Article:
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    Ok. Is it just you and your brother? Will your brother inherit the property equally with you? Think carefully before investing your money/time into something you will then have to split.

    Your dad might qualify for a reverse mortgage, but then you wouldn't inherit it really--the bank would.

    You can't stop your dad from 1) destroying it again by abuse/lack of care after you fix it up 2) spending his money unwisely. Make sure your plans aren't based on him changing. You might be able to convince him to get his money into an investment he can't get to, but I doubt he'd fall for that. Also, if he hasn't settled the deed/death of your grandmother....that has to come first.

    My dad lived two hours away and I was in school at the time he was in declining health and we had to clean out and prep the large family home for sale. It is not easy trying to arrange things from a distance. And no matter how much love is there, it can be exhausting and thankless. With a father who is difficult....well, I can't imagine it going smoothly.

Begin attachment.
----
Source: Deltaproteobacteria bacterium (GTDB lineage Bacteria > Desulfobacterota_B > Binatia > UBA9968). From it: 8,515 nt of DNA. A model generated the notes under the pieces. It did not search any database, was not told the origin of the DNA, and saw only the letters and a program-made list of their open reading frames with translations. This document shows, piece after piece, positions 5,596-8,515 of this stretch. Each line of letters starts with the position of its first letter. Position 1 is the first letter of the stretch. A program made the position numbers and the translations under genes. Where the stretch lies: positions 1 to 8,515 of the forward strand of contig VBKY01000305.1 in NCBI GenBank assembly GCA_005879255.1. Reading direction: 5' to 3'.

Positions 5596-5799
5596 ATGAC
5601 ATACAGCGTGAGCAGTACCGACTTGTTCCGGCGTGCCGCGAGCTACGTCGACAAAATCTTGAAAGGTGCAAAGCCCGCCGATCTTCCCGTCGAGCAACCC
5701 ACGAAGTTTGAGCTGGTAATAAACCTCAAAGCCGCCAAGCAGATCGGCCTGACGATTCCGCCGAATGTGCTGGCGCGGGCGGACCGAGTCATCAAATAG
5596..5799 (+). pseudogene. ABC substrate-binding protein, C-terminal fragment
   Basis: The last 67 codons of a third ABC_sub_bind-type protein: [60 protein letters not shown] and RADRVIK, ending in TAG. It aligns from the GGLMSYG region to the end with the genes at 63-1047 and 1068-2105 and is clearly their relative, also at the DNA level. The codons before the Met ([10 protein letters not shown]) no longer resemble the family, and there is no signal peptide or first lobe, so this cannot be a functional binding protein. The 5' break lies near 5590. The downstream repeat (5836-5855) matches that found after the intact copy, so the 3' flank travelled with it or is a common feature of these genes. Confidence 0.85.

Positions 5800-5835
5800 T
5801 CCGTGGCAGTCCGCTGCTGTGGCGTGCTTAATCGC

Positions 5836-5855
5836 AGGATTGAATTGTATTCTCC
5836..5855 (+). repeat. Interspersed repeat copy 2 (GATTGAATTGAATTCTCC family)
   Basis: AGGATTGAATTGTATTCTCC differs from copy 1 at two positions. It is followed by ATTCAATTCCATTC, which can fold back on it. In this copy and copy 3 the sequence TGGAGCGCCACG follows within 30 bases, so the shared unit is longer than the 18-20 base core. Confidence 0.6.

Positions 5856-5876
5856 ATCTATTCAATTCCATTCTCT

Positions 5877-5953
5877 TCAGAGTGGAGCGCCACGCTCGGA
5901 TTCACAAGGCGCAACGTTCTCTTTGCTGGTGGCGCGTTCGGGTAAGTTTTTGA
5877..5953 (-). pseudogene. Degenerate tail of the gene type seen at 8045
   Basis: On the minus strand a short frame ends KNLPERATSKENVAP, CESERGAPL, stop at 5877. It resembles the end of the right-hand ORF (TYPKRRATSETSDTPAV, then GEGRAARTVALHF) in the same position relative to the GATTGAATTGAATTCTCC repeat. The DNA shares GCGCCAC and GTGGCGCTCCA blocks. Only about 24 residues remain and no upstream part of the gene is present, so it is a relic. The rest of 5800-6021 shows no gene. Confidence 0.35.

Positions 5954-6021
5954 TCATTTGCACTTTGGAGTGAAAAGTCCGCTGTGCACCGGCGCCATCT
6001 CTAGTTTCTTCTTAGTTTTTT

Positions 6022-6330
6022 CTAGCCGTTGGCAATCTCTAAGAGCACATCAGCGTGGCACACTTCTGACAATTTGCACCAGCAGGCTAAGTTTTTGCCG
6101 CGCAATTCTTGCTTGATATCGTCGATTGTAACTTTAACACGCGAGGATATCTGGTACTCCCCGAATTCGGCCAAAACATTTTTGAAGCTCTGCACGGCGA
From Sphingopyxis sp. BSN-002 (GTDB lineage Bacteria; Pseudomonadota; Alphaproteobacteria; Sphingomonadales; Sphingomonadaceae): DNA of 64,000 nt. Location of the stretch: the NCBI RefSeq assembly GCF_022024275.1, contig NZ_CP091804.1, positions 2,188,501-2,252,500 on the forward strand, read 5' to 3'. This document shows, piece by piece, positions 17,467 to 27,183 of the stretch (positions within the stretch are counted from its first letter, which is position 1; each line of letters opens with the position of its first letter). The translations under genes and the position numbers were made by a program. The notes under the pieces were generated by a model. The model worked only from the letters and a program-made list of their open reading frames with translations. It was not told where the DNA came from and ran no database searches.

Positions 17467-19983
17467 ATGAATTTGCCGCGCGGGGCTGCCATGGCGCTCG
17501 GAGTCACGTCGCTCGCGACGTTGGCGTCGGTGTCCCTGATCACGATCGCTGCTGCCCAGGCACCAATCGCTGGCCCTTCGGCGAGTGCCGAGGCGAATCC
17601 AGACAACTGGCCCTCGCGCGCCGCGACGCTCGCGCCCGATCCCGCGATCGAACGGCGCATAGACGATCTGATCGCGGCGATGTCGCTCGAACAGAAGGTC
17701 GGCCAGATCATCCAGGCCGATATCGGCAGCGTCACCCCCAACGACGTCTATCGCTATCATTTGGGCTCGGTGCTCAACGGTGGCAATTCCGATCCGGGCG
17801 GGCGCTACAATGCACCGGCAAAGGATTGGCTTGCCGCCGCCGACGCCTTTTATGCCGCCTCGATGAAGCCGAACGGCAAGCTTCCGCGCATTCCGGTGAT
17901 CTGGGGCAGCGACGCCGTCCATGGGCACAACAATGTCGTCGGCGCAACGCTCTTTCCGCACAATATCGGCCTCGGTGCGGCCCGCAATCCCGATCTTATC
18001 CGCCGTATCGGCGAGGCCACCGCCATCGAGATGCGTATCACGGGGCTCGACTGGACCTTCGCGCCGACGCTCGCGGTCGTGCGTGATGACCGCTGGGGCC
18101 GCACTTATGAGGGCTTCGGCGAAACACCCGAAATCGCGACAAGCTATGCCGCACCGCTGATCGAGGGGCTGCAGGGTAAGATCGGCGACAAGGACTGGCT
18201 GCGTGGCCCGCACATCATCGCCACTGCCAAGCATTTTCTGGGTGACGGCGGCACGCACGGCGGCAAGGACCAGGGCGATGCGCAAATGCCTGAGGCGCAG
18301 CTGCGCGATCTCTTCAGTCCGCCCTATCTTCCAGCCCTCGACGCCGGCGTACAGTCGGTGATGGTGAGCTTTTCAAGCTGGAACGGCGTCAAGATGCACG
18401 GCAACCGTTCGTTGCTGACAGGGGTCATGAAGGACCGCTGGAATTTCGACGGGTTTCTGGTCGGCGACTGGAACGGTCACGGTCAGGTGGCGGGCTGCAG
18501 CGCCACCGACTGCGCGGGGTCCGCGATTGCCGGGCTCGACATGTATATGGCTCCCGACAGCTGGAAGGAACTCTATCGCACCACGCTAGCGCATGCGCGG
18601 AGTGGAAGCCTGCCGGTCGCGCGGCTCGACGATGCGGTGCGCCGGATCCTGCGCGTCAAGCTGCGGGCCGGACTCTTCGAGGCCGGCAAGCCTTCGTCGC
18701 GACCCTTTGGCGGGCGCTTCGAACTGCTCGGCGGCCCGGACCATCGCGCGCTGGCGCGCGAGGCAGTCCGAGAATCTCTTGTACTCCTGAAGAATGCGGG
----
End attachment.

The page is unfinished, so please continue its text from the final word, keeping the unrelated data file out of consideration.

15. ellebeaux

    ellebeaux Well-Known Member

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    Thanks, Torch. That is another idea I thought of: to fix it up and then sell it. That way, we could get a lot more money for it and he could get a decent little house. He wants to spend a bunch of the money from the sale of the house now so I don't think he will have enough to buy another house where he wants to live. So he is thinking of buying a boat and living on the Intracoastal (Inter?) in Florida and going on a six month road trip to Sedona, Arizona to look at the energy vortexes. Part of me just wants to let him live his life and do what he wants and part of me wants to make sure he has a secure future. And part of me is greedy and doesn't want to deal with the hassle. So I'm just very confused.
     
  16. Gary in ohio

    Gary in ohio Well-Known Member Supporter